Matt Kenney has made things from wood his entire life. He made his first piece of furniture—a storage box for gardening supplies—more than15 years ago, in the attic above the duplex where he lived. It wasn't much to look at, but making that box awoke a passion for making furniture, a passion that has driven him ever since. He's made a lot of furniture since then, constantly striving to improve his craftsmanship and design. The result of his efforts is furniture that is modern but grounded in the best of classic design, able to sit harmoniously alongside a wide range of furniture styles and built to survive generations of daily use.
Today Matt is an internationally recognised craftsman, educator and author. During the last 10 years, he has focused on making decorative boxes and small tea cabinets, which led him to the art of Kumiko. Matt is also the author of 52 Boxes in 52 Weeks (Taunton Press), a book chronicling his successful attempt to design and make 52 boxes during the course of a year. Matt lives and works in Connecticut with his two children.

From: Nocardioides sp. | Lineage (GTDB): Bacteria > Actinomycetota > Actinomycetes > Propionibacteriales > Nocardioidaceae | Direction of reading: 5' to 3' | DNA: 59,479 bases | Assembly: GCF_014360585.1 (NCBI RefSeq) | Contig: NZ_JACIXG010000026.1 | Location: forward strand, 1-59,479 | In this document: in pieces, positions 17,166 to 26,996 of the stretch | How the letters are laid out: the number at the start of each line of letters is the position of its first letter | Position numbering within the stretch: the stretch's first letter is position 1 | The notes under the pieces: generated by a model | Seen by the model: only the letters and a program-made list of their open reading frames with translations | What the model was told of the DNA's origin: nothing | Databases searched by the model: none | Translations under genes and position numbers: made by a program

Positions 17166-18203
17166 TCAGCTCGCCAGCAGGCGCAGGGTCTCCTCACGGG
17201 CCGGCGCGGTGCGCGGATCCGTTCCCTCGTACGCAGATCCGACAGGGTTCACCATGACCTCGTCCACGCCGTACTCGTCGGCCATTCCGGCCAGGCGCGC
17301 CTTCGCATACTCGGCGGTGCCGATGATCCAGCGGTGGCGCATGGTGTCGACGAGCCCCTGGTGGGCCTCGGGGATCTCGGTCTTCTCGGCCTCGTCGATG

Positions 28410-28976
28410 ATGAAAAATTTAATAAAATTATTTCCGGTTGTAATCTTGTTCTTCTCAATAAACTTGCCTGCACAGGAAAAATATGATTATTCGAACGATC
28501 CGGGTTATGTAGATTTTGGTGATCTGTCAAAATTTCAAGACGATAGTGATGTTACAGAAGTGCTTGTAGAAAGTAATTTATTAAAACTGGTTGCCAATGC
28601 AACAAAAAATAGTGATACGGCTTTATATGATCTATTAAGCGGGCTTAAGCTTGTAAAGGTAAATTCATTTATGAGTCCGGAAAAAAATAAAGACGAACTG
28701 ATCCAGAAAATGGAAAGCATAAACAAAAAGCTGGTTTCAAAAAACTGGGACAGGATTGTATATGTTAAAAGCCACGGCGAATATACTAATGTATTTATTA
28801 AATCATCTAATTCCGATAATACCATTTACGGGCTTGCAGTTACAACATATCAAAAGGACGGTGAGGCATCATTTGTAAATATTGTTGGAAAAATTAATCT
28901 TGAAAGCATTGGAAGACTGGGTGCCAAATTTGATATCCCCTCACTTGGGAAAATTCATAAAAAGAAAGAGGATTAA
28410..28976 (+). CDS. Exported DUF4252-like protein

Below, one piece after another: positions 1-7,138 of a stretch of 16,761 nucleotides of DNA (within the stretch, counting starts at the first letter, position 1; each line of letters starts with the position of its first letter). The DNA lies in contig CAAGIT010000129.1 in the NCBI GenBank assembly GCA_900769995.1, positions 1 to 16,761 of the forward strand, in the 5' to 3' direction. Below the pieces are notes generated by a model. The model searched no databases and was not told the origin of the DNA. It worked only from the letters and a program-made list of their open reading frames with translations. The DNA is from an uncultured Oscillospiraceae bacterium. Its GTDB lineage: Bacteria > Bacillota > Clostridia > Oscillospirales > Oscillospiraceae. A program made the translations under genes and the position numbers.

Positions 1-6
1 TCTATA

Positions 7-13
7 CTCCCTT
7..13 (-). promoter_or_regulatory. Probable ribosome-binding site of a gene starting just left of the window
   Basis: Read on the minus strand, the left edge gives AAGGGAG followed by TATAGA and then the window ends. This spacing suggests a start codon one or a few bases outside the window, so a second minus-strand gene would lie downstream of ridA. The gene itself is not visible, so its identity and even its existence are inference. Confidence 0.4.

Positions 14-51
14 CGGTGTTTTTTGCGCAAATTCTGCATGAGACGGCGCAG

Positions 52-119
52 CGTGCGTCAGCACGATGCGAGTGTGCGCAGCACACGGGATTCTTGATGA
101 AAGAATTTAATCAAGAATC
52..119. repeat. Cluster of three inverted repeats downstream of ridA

Come and meet Matt Kenney at Wood Dust Designer Maker
Learn more about Matt at www.mekwoodworks.com
Alastair Boell was awarded a Bachelor of Education (Arts and Crafts) at Melbourne University, majoring in ‘Furniture Making’ in 1990. A month after graduating he moved to Japan where he taught English and made furniture for his own pleasure for eight years. While living in Japan Alastair became heavily influenced by the Japanese design aesthetic.